[Mesa-dev] [RFC] Linux Graphics Next: Explicit fences everywhere and no BO fences - initial proposal
jason at jlekstrand.net
Tue Apr 20 19:16:51 UTC 2021
On Tue, Apr 20, 2021 at 1:54 PM Daniel Vetter <daniel at ffwll.ch> wrote:
> On Tue, Apr 20, 2021 at 7:45 PM Daniel Stone <daniel at fooishbar.org> wrote:
> > And something more concrete:
> > dma_fence.
> > This already has all of the properties described above. Kernel-wise, it already devolves to CPU-side signaling when it crosses device boundaries. We need to support it roughly forever since it's been plumbed so far and so wide. Any primitive which is acceptable for winsys-like usage which crosses so many device/subsystem/process/security boundaries has to meet the same requirements. So why reinvent something which looks so similar, and has the same requirements of the kernel babysitting completion, providing little to no benefit for that difference?
> So I can mostly get behind this, except it's _not_ going to be
> dma_fence. That thing has horrendous internal ordering constraints
> within the kernel, and the one thing that doesn't allow you is to make
> a dma_fence depend upon a userspace fence.
Let me elaborate on this a bit. One of the problems I mentioned
earlier is the conflation of fence types inside the kernel. dma_fence
is used for solving two different semi-related but different problems:
client command synchronization and memory residency synchronization.
In the old implicit GL world, we conflated these two and thought we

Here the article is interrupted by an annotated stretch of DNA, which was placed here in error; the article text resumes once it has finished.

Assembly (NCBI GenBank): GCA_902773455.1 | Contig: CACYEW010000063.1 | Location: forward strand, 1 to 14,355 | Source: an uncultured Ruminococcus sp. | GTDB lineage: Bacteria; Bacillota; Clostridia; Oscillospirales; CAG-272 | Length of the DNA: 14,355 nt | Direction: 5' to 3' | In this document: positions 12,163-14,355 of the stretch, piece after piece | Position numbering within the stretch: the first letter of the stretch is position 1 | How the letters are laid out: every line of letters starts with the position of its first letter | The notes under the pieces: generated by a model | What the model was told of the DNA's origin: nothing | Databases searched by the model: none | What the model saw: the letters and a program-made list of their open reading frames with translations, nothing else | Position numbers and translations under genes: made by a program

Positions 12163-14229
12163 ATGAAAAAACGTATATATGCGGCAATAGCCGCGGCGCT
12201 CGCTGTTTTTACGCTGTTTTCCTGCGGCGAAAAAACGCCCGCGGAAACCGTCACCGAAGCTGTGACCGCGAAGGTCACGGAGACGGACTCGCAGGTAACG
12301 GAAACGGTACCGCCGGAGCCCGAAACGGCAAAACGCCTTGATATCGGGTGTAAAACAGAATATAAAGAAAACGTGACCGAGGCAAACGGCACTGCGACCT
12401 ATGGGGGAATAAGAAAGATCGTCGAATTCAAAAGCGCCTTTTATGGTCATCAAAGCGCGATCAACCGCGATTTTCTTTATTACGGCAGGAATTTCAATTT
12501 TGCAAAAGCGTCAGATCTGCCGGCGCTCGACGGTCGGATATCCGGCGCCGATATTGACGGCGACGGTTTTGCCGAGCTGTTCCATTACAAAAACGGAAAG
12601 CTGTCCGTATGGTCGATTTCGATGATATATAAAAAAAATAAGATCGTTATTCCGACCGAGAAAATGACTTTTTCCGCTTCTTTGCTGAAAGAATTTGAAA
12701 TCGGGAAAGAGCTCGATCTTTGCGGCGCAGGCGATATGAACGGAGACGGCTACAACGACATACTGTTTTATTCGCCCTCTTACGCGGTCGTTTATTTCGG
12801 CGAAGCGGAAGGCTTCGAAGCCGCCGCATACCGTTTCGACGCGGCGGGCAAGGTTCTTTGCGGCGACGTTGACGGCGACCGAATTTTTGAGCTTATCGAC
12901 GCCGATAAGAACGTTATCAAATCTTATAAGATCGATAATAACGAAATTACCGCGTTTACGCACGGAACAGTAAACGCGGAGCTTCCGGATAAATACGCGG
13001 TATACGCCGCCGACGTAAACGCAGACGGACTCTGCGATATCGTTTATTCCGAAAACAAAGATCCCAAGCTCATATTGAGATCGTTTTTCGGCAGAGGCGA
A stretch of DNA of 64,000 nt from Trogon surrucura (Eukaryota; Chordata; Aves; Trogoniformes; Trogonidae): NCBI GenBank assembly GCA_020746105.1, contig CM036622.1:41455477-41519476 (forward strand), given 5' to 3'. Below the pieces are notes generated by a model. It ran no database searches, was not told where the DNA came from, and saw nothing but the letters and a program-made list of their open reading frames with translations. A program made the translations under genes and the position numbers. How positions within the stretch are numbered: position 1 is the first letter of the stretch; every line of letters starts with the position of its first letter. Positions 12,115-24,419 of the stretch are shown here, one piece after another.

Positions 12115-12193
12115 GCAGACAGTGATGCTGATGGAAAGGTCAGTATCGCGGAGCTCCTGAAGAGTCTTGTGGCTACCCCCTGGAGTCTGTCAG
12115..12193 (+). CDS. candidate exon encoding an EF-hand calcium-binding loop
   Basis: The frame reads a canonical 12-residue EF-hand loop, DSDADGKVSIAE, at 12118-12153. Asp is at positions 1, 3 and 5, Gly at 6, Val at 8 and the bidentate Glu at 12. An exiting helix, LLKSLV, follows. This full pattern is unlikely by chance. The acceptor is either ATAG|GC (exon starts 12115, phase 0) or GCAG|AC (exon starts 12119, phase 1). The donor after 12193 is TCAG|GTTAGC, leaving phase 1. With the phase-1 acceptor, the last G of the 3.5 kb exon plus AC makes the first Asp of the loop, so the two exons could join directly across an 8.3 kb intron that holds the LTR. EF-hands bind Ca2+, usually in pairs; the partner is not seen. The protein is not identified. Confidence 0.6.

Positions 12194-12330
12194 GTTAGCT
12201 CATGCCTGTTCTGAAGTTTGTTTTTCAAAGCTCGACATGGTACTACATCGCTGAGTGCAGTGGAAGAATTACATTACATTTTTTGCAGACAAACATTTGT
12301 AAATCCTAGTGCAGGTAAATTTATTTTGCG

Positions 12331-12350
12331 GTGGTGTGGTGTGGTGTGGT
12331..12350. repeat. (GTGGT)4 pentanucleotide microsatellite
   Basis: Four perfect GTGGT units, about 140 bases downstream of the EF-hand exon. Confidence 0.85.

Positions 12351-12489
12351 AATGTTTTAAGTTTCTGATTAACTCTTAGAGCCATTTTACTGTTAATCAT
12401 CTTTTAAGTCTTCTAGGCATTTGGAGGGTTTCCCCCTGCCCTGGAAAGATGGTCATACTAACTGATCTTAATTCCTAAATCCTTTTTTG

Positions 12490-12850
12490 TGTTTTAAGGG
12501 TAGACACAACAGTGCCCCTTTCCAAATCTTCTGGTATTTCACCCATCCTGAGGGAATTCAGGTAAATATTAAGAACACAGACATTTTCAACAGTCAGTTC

were providing ourselves a service. Not so much....
It's all well and good to say that we should turn the memory fence
into a dma_fence and throw a timeout on it. However, these
window-system sync primitives, as you said, have to be able to be
shared across everything. In particular, we have to be able to share
them with drivers that don't make a good separation between command
and memory synchronization.
Let's say we're rendering on ANV with memory fences and presenting on
some USB display adapter whose kernel driver is a bit old-school.
When we pass that fence to the other driver via a sync_file or
similar, that driver may shove that dma_fence into the dma_resv on
some buffer somewhere. Then our client, completely unaware of
internal kernel dependencies, binds that buffer into its address space
and kicks off another command buffer. So i915 throws in a dependency
on that dma_resv which contains the previously created dma_fence and
refuses to execute any more command buffers until it signals.
Unfortunately, unbeknownst to i915, that command buffer which the
client kicked off after doing that bind was required for signaling the
memory fence on which our first dma_fence depends. Deadlock.
Sure, we put a timeout on the dma_fence and it will eventually fire
and unblock everything. However, there's one very important point
that's easy to miss here: Neither i915 nor the client did anything
wrong in the above scenario. The Vulkan footgun approach works
because there are a set of rules and, if you follow those rules,
you're guaranteed everything works. In the above scenario, however,
the client followed all of the rules and got a deadlock anyway. We
can't have that.
> But what we can do is use the same currently existing container
> objects like drm_syncobj or sync_file (timeline syncobj would fit best
> tbh), and stuff a userspace fence behind it. The only trouble is that
> currently timeline syncobj implement vulkan's spec, which means if you
> build a wait-before-signal deadlock, you'll wait forever. Well until
> the user ragequits and kills your process.
Yeah, it may be that this approach can be made to work. Instead of
reusing dma_fence, maybe we can reuse syncobj and have another form of
syncobj which is a memory fence, a value to wait on, and a timeout.
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